WOLFSBURG, Germany – The local bakkie crowd hasn’t exactly made it easy for Wolfsburg’s leisure pickup, has it? When the Amarok was unveiled eight years ago with a 2,0-litre turbodiesel under the bonnet, they cried foul. Where was the 3,0-litre oil-burner to match the engines of its rivals?
Sales have been disappointing – VW’s people admitted as much when we visited the company’s headquarters in Wolfsburg to sample its newest product. In South Africa, especially, double-cab versions of the Hilux and Ranger have outsold the Amarok.
And I find that perplexing. The Volkswagen is the most comfortable on-road vehicle of the lot, especially when hooked up to the eight-speed torque-converter auto, and that’s ultimately where leisure bakkies are used most. Concerns about the reliability of the 2,0 BiTDI engine have proven largely unfounded, too. We’ve heard of isolated issues, but we’ve also been informed of Rangers, Hiluxes and KBs experiencing the odd hiccup.
Whatever the reason why local buyers take a sho’t left at a VW dealer to head to a Toyota or Ford one, the new V6 engine greatly adds to the Amarok’s appeal. Take price out of the equation – we’ll get to that – and the VW is the best option for family users, bar none. (For more info on the revised range, which will debut in June, click here.)
The new engine
Poached from the Porsche Macan, a variety of Audis and VW’s own Touareg, the 3,0-litre V6 has been detuned for reliability to deliver 165 kW and 550 N.m from 1 250 to 3 250 r/min. Thanks to an overboost function, those figures jump to 180 kW and 580 N.m, perfect for swift overtaking with a caravan in tow.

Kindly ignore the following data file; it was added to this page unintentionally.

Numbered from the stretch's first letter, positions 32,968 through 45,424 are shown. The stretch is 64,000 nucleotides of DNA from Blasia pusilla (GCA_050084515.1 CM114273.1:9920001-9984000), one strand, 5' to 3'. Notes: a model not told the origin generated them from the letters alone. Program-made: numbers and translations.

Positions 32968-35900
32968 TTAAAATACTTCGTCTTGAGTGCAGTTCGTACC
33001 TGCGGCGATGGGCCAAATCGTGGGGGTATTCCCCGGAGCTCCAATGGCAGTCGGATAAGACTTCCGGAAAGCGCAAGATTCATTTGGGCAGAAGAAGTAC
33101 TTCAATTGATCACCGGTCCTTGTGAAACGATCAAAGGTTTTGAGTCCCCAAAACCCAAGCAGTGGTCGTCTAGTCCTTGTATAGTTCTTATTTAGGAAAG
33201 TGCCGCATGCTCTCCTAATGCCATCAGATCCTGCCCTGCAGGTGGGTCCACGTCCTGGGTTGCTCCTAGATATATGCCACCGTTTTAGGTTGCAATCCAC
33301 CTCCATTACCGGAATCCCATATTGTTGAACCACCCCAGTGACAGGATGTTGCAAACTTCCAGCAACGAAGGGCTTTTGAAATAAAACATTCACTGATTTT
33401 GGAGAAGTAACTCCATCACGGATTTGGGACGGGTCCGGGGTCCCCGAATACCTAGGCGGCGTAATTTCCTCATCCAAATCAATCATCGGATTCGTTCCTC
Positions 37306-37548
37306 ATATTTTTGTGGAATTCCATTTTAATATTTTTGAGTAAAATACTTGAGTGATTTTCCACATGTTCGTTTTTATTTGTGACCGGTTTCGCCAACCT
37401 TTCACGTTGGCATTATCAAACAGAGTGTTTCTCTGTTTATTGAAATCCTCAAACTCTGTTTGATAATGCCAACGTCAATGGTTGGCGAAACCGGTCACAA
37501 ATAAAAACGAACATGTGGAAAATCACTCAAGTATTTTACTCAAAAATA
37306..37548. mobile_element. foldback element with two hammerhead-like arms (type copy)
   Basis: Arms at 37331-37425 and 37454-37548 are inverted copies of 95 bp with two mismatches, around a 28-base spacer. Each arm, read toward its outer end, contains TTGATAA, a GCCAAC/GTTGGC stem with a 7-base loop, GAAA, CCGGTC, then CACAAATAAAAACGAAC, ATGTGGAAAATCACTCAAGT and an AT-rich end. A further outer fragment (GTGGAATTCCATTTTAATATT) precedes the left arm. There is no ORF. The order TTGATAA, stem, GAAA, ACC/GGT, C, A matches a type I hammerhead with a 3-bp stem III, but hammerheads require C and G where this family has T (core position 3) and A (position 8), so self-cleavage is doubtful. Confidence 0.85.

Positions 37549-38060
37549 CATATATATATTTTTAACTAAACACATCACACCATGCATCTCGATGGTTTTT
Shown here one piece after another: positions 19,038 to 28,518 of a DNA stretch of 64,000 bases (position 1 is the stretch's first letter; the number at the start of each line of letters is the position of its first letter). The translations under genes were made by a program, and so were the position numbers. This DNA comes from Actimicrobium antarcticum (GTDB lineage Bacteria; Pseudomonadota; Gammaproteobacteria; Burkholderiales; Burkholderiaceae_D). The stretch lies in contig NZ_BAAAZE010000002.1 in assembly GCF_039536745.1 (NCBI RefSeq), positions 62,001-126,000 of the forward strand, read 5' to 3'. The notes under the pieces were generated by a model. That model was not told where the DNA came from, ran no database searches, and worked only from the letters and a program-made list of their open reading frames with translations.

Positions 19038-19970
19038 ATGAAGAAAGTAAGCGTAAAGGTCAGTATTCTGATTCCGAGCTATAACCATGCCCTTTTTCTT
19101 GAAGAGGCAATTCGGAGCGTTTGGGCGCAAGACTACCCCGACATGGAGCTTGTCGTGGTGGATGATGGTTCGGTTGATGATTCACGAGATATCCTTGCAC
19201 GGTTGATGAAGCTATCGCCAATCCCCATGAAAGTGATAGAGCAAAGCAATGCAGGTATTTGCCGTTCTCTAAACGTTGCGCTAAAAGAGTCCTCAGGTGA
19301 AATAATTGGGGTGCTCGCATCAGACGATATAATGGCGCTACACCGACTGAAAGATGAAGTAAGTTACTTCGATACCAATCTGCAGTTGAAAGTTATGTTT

And swift your overtaking will be. Hitting 100 km/h in a claimed 7,9 seconds, the Amarok V6 feels unlike any other turbodiesel bakkie I’ve driven. Firstly, refinement is top-notch, the powerplant emitting an appealing V6 growl under determined acceleration; secondly, it’s powerful; on an unrestricted section of autobahn, the speedo needled swiftly swung from 120 km/h to 200 km/h, the bakkie all the while feeling stable despite a gusting crosswind. This feels like a German SUV engine installed in the humble body of a bakkie… which, of course, is exactly what it is.
The new design
Coinciding with the introduction of the V6 derivatives is a facelift of the Amarok range. Exterior changes are subtle to the extreme, but inside eagle-eyed car fans will spot a redesigned facia eschewing round air vents in favour of squared-off ones, elegant silver trim, a steering wheel that’s been borrowed from the Golf, an impressive full-colour screen between the instruments of the flagship Extreme variant and an infotainment system with VW’s newest connectivity options. Fourteen-way electrically adjustable seats also debut, as does digital voice enhancement, which amplifies voices from the rear seats to the driver’s position, perfect for when you have little ones seated in the back, and a rear-view camera neatly installed above the number plate.
South Africa will get two versions, the Highline we drove on the international launch, as well as an Extreme model (replacing the Ultimate) with everything pretty much chucked in as standard, including xenon lights and navigation. Alongside those models will sit the 2,0 TDI 103 kW Trendline manual and the 2,0 BiTDI 132 kW Highline in manual and auto, bringing the number of derivatives to five.
The new prices
But the ones to truly get excited about are the two V6s. If you can afford them – roughly R705 000 for the Highline 4Motion AT; an estimated R790 000 for the Extreme 4Motion AT – you’ll be pleased to know there isn’t a local leisure double cab that’s as sophisticated, nor as powerful. The ball’s in your court, Mercedes-Benz…
Price:R705 000 est
Engine:3,0-litre, V6, turbodiesel
0-100 km/h:7,9 seconds
Fuel Consumption:7,8 L/100 km
Maintenance Plan:5 years/90 000 km